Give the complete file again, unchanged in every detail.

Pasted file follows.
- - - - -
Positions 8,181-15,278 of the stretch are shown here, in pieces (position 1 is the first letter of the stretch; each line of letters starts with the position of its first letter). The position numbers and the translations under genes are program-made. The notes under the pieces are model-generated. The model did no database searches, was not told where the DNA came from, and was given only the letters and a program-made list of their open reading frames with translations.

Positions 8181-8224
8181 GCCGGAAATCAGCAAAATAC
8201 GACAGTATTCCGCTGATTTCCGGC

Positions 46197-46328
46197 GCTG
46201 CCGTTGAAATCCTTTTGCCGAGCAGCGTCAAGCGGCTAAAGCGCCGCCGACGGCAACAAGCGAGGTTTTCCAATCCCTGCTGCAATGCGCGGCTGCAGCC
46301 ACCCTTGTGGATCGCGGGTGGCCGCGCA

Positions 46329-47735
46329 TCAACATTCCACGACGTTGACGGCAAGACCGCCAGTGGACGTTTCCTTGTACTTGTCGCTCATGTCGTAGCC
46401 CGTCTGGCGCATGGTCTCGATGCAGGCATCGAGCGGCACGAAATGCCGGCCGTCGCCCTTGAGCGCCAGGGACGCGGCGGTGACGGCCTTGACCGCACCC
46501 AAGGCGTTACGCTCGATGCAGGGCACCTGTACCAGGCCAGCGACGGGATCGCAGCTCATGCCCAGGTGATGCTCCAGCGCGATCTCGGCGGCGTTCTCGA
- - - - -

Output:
Positions 8,181-15,278 of the stretch are shown here, in pieces (position 1 is the first letter of the stretch; each line of letters starts with the position of its first letter). The position numbers and the translations under genes are program-made. The notes under the pieces are model-generated. The model did no database searches, was not told where the DNA came from, and was given only the letters and a program-made list of their open reading frames with translations.

Positions 8181-8224
8181 GCCGGAAATCAGCAAAATAC
8201 GACAGTATTCCGCTGATTTCCGGC

Positions 46197-46328
46197 GCTG
46201 CCGTTGAAATCCTTTTGCCGAGCAGCGTCAAGCGGCTAAAGCGCCGCCGACGGCAACAAGCGAGGTTTTCCAATCCCTGCTGCAATGCGCGGCTGCAGCC
46301 ACCCTTGTGGATCGCGGGTGGCCGCGCA

Positions 46329-47735
46329 TCAACATTCCACGACGTTGACGGCAAGACCGCCAGTGGACGTTTCCTTGTACTTGTCGCTCATGTCGTAGCC
46401 CGTCTGGCGCATGGTCTCGATGCAGGCATCGAGCGGCACGAAATGCCGGCCGTCGCCCTTGAGCGCCAGGGACGCGGCGGTGACGGCCTTGACCGCACCC
46501 AAGGCGTTACGCTCGATGCAGGGCACCTGTACCAGGCCAGCGACGGGATCGCAGCTCATGCCCAGGTGATGCTCCAGCGCGATCTCGGCGGCGTTCTCGA